Does Toyota Make a V8 Car or Truck?

October 5th, 2021 by

You Could’ve Had a V8: Toyota Bids Farewell to an Automotive Mainstay

It won’t be long before the once mighty V8 engine is looked upon as an antique auto part.  This, as the world’s largest auto makers continue to scale back on production of vehicles that contain the powerful, gas-hungry engine that first debuted early in the 20th century.

The rollback is most certainly part of a broader movement to phase-out the internal combustion engine  (ICE) altogether, as the large American, European, and Japanese auto makers continue to reckon with ever-tightening EPA emission standards, as well as ramped-up demand for cars that run on clean, renewable energy.

Whether they like it or not, the future of these auto makers is now fully invested in electricity, which continues to take a greater and greater role within the powertrain.   Moreover, in view of the radical shift in consumer preference favoring more eco-friendly cars, trucks, and SUV’s, to keep feeding this gas-hungry beast would be a foolhardy business decision.

Like other manufacturers in the highly competitive automotive market, Toyota is never one to reveal too much about its future designs until they are practically ready to roll off the assembly line.  Still, as far back as 2017, the company has expressed its intent to phase out all traditional internal combustion engines (ICE) by the year 2040.  Meanwhile, its biggest U.S. competitor, General Motors, announced last January that it will completely phase out all internal combustion engine by roughly the same time.  Other European and Japanese auto makers appear to be following suit.  Whether these lofty goals are met, especially in the face of huge supply chain disruptions brought on by COVID and other unanticipated market forces, remains to be seen. But in the world of auto making, 2040 is practically the day-after-tomorrow and must be made ready for now.  And that appears to be happening at an ever-quickening pace.

In the Spring of 2020, reliable sources within the auto industry media reported that Toyota would cease building V8 engines in the U.S. within the next 2-3 years.  This includes the current 5.7-liter V8 that powers the Tundra, Sequoia, Land Cruiser, and Lexus LX.   Additionally, the company is said to have ordered its Huntsville, Alabama V8 engine plant to produce a healthy stockpile of some 30,000 engines, then be retooled to produce 3.5-liter twin-turbo V6’s.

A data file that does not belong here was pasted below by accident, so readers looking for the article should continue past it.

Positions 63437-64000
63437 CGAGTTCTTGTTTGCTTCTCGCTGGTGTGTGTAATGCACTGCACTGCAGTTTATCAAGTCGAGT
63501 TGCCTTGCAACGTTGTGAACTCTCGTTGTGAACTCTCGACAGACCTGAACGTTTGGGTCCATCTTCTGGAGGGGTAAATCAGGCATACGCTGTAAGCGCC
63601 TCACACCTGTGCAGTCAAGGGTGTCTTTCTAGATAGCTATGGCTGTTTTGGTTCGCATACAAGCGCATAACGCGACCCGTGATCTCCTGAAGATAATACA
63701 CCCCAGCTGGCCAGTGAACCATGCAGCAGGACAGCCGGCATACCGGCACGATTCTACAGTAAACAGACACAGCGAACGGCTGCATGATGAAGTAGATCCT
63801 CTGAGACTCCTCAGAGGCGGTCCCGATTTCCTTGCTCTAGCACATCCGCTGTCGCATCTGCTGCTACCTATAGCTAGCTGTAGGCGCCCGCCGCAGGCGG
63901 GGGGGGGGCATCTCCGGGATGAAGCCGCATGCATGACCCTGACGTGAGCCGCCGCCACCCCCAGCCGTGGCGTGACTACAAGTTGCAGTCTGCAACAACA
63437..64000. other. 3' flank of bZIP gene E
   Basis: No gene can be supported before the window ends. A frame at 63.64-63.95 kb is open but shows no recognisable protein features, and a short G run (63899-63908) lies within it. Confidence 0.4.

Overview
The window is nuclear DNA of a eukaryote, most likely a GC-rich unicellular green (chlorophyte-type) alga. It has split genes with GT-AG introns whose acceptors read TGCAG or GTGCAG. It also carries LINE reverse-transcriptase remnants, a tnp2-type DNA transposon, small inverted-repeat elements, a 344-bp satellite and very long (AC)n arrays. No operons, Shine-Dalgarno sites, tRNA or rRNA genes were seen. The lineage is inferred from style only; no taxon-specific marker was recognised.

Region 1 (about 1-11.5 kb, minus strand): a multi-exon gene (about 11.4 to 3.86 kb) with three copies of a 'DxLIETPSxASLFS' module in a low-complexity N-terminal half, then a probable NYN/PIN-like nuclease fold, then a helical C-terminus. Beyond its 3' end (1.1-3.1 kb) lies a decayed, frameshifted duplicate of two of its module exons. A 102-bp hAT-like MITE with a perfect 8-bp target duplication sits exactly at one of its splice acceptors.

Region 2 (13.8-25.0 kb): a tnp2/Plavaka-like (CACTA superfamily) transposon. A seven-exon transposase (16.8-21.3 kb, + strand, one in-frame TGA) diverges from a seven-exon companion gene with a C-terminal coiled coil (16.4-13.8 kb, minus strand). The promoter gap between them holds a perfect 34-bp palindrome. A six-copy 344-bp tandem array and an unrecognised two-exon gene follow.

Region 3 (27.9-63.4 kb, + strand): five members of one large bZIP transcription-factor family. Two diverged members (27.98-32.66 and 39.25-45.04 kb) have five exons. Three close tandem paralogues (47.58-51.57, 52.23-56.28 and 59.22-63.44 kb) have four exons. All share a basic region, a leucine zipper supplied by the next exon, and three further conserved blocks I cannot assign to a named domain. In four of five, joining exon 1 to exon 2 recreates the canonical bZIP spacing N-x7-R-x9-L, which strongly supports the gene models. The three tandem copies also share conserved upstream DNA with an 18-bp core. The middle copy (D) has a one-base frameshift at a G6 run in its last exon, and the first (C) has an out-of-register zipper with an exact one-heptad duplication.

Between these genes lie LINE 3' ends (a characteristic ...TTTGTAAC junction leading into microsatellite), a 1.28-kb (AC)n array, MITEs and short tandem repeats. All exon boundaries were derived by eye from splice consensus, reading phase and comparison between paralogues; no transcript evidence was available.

Toyota’s launch of its new  Land Cruiser 300 Series in August 2021 more or less confirmed these reports.  A complete redesign of the outgoing 200 Series—which was first launched in 2007—the new Land Cruiser for 2022 has had its V8 engine swapped-out for a 3.5-liter twin turbo V6.

A month later, in September, Toyota previewed its new Tundra for 2022.  The redesigned truck, which goes on sale later this year, has also had its V8 replaced—by a base 389 horsepower 3.5-liter twin-turbo V6 or, optionally by a gas-electric hybrid system with 437 horsepower.

Unless you are looking for a big, brawny vehicle that accelerates fast and runs aggressively, it is doubtful whether most American drivers will object to the changeover.  Toyota’s replacement V6 runs quieter, uses less gas, and generally costs less to maintain over the life of the engine than its predecessor V8.  It is also said to offer better handling and stability.

In short, the era of the Toyota V8 appears to be nearing an end.   But with its new twin turbo V6, the automaker is easing us into a better life without it, which, given tightening emissions standards across the world, is not a bad thing.